The authors note that it is unreasonable to conclude that workers in their early 40s lack important occupational skills, have low physical strength or bad health. Therefore, they say, the “main story of age discrimination in the labor market is not about being old, say above age 55, but rather about not being young, say below age 40-45.”
The authors suggest that employers fear workers in their early 40s have started to lose the ability to learn new tasks, flexibility and adaptability, and ambition.
The authors write that the call back rate for women drops at a much steeper rate than that of men after the age of 35.
Th study concludes that age discrimination is a “widespread phenomenon, affecting workers much younger than the age where employers consider them as old (which occurs at age 54 according to our employer survey).
The study encompassed seven occupations that had a job advertisement on the website of the Swedish Public Employment Service. These include administrative assistants, chefs, cleaners, food serving and waitresses, retail sales persons and cashiers, sales representative sand truck drivers.
* The jury was declared deadlocked in Bill Cosby’s trial on 6/17/17. It is time for the court system to seriously examine why our criminal justice system cannot hold a rich and powerful man responsible for sexually assaulting scores of women whom he has drugged into a state of paralyzes. PGB
According to the news report, all eyes were on Bill Cosby’s wife, Camille Cosby, as she entered the courtroom and found her seat while the judge was speaking.
“By allowing Cosby’s wife to enter the courtroom in the middle of proceedings while the judge was speaking, officials extended her an extraordinary and unprecedented courtesy that had not been afforded to others in the crowded courtroom. Members of the audience, including some of Cosby’s other accusers who are not testifying, have not even been allowed to leave the courtroom in the midst of proceedings for bathroom breaks without being blocked from re-entering.”
Meanwhile, Cosby attorney Brian McMonagle branded as a “stone cold” liar Cosby’s accuser, Andrea Constand, a former Temple University women’s basketball staffer who says Cosby drugged and sexually assaulted her in 2004. And he argued the approximately 60 other Cosby accusers were merely seeking to appear on television and the Dr. Phil show, including Victoria Valentino and Linda Kirkpatrick, who sat in the last of eight jammed rows of padded wooden benches.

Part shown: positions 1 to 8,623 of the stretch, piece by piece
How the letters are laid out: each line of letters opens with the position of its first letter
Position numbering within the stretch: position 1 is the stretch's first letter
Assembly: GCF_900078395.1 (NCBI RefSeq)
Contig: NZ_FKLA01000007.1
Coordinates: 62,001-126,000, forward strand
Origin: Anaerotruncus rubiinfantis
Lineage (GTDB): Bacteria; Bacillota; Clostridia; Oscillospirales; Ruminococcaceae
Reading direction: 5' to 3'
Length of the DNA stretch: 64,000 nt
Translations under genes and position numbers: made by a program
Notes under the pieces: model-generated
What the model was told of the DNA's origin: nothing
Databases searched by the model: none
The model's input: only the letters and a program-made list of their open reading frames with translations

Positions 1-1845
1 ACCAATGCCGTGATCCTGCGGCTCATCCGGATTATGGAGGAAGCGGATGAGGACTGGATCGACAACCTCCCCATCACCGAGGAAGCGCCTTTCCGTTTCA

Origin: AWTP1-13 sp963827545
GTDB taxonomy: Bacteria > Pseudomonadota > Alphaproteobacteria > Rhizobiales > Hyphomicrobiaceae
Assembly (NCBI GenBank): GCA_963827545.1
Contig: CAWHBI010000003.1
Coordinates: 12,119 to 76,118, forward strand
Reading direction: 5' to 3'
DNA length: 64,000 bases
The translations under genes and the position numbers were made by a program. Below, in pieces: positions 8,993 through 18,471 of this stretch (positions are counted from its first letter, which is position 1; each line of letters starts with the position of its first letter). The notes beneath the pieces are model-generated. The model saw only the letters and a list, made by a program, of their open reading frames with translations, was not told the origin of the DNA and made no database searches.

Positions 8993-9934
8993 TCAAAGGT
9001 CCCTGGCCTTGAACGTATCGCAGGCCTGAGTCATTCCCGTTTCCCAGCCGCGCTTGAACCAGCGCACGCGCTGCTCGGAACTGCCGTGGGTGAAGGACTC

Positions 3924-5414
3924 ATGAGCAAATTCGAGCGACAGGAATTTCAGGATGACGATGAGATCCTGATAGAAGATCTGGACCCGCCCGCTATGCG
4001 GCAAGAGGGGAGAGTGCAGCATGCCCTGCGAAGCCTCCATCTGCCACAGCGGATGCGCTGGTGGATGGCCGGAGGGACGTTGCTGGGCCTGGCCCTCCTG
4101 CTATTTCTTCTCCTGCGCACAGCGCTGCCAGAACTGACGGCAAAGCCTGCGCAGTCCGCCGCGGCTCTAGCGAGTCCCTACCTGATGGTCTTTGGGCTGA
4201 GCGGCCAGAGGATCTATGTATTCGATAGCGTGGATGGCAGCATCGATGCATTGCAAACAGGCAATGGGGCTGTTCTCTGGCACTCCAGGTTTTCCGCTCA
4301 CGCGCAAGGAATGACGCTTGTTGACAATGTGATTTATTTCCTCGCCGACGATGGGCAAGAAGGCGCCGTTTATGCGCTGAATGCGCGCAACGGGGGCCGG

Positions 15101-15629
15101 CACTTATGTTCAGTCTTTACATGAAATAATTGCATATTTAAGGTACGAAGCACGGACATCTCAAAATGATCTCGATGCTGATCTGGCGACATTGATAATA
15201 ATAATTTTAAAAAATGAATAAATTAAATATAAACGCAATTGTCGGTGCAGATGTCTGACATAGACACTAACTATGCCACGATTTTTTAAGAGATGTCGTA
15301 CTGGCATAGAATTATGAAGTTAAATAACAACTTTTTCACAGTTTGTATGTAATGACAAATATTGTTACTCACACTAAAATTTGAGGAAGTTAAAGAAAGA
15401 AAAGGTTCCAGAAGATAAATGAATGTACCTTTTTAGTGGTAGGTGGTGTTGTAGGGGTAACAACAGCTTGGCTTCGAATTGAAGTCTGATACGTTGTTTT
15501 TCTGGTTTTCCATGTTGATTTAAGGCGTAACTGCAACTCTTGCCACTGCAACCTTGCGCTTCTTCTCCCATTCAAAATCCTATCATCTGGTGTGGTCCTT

According to Reuters, “Camille Cosby has been deposed in a civil suit filed by an accuser and had been active behind the scenes in developing strategy in the criminal case, according to sources familiar with defense preparations. But she has made no public appearances related to the criminal proceedings. That is, until Monday.”
Camille Cosby, a “philanthropist” and art collector, is accorded great deference in the court system, though it appears she looked the other way for decades, while her husband allegedly drugged and raped scores of women. Whereas the victims, many of whom told startlingly similar tales of being drugged and assaulted by a wealthy, powerful man, are demeaned as liars and manipulator.
U.S. Sen. Jeff Flake, R-AZ, a proponent of U.S. President Donald Trump, has adopted a “code of conduct” for a planned town meeting tomorrow at the Mesa Convention Center, near Phoenix.
It is likely that some people in Sen.Flake’s district are upset with his support of Trump’s agenda, particularly that part of the agenda which threatens reasonable labor protections, meaningful health care for all, and environmental regulations that may just save the world for one more generation. It’s even possible that things will get uncomfortable for Sen. Flake, a former executive director of the Goldwater Institute.
So. Sen. Flake, who was elected to the Senate in 2013, has published a code of conduct for the meeting that contains the following provisions:
“Attendees with signs, banners or objects that create a disturbance will not be admitted.”
“To ensure a safe, enjoyable, and productive town hall, all attendees must comply with posted and audible instructions and failure to comply will result in immediate removal.”
“Constituents may begin to park or line up on the property one hour before the program begins. Doors will open an hour before the program begins.”
A progressive feminist nitpicker might find fault with Sen. Flake’s code of conduct. For one thing, the code seems designed to limit the speech of Sen. Flake’s critics. It is not likely that he is concerned about signage that applauds his performance in office.
The U.S. Supreme Court repeatedly has ruled that political signs are entitled to free speech protection under the First Amendment to the U.S. Constitution. The government cannot impose “content-based regulations” on political speech. For example, the government cannot decide that signs which approve of the government are admissible but signs that express displeasure about the government are not admissible. The Court also says it is perfectly okay if free speech creates a disturbance.
In addition, would the original framers of the U.S. Constitution deny citizens admission to a town hall meeting because they carried signs that were critical of government?